– Persistent or non-specific shoulder pain that is not resolving with conservative management (such as analgesics, ice-packs, hot packs)

– Deterioration of shoulder pain in terms on intensity, duration or extra-articular manifestations (such as referred pain to upper back or chest region, paresthesia, numbness etc.)

– Onset of new symptoms (such as increasing disability, limited range of motion or loss of shoulder flexibility)

– A visible or cosmetic deformity of shoulder joint

– Onset of infection, redness, swelling, and fever

– Appearance of new bruising around the shoulder joint

Why see a chiropractor for the management of Shoulder Pain?

Appropriate and accurate diagnosis is the key to effective and permanent resolution of symptoms. Most conventional healthcare professionals employ traditional remedies to resolve the symptoms of pain and discomfort. This includes pain-killers or anti-inflammatory drugs. However, it is imperative to understand that most traditional pain remedies are ineffective at resolving the chronic inflammatory musculoskeletal pain. Long term use of NSAIDs is a leading cause of gastritis, duodenal or gastric ulcers, esophagitis and real impairment. Likewise, surgical modalities are also less effective at resolving the shoulder discomfort.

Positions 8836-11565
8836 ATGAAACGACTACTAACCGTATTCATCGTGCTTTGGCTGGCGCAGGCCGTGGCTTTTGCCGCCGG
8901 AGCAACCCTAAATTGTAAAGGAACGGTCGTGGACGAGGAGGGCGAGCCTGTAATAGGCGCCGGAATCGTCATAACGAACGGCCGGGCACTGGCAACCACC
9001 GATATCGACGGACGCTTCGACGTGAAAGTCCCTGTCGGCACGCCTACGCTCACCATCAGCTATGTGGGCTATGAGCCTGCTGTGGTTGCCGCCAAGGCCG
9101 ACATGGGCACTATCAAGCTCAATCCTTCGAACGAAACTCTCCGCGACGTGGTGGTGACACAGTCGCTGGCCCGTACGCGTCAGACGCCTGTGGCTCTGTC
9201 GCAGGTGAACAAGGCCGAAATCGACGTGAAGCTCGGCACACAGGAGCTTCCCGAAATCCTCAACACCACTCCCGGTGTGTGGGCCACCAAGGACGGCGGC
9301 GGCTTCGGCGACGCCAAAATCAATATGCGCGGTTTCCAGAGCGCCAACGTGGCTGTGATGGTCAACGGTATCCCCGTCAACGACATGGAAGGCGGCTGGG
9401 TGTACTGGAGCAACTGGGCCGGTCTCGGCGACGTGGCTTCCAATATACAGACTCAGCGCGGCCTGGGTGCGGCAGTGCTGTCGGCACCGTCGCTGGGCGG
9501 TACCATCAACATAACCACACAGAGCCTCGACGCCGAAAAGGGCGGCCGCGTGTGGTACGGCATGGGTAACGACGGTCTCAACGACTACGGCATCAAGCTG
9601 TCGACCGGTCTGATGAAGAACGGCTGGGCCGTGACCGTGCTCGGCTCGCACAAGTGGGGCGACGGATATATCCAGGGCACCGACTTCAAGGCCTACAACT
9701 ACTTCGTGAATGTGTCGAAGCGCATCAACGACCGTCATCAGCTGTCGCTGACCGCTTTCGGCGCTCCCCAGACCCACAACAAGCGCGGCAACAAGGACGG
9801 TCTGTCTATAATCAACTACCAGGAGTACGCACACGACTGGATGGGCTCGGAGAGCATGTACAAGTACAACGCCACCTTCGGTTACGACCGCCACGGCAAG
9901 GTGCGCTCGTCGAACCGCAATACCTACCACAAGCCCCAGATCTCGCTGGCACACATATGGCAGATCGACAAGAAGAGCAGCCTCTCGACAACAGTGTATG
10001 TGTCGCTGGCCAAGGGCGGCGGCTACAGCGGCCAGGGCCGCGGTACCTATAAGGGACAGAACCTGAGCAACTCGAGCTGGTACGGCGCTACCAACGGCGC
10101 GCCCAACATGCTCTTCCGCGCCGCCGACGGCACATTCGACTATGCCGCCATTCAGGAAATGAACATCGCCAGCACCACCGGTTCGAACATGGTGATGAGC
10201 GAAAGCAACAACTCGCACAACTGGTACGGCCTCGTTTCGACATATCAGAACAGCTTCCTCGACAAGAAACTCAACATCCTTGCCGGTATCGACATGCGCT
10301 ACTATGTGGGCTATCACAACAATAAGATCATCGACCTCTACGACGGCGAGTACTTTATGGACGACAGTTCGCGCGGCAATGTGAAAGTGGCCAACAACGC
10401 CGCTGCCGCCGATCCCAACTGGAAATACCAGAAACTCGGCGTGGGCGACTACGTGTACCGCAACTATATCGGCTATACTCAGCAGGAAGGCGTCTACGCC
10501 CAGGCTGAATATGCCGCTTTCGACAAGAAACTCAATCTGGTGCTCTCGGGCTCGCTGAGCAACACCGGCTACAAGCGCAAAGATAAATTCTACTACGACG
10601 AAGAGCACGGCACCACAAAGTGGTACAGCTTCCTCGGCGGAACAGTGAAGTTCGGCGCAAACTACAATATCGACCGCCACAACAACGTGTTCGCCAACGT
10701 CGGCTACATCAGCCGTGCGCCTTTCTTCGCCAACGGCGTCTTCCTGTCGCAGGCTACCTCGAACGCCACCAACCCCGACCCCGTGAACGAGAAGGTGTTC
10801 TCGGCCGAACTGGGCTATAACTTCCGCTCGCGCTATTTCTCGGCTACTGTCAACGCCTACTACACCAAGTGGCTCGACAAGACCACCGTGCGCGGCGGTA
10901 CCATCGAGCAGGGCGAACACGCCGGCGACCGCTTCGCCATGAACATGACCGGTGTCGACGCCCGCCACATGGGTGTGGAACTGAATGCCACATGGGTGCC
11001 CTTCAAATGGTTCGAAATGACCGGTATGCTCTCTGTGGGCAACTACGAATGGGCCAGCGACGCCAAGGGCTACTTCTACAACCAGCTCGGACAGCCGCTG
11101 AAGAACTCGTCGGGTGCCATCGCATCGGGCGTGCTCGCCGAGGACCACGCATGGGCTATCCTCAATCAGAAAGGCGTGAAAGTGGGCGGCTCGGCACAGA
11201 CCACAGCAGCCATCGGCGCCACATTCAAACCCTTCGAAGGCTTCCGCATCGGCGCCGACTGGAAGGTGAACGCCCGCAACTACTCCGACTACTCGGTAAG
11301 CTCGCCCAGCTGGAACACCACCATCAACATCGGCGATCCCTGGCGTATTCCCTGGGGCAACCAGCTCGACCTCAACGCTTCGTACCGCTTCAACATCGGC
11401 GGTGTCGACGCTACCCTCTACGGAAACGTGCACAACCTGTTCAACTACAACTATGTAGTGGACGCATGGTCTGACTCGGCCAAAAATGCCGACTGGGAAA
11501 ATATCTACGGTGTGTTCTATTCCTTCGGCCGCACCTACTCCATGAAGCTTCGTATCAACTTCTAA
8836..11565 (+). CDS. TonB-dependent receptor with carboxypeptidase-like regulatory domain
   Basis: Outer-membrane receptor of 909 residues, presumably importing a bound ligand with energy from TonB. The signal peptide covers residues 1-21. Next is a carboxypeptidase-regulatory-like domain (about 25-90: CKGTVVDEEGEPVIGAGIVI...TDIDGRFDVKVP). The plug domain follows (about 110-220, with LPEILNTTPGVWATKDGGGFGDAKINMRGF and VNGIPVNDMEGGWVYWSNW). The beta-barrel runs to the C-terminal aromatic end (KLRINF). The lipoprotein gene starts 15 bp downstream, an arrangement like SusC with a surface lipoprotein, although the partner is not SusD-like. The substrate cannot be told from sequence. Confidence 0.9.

Chiropractors on the other hand evaluate each case independently to define core problems. According to a study reported in the peer reviewed The Journal of the Canadian Chiropractic Association (4), about 8.6% of all the patients who report to chiropractors complaints of moderate to severe shoulder pain. Based on the pathophysiology, chiropractors advice:

Rest: it is important to take limit the mobility and motion across the upper limb if the symptoms of shoulder pain and discomfort are due to inflammation. Chiropractors may advice slings, arm supports and other assistive devices to maintain functional independence without overburdening the inflamed joints.

Application of heat and ice: Alternate use of cold and hot packs helps in alleviating joint swelling, inflammation and pain. Application of cold packs reduce swelling and numb pain causing signals, whereas hot packs promote tissue circulation and optimize healing.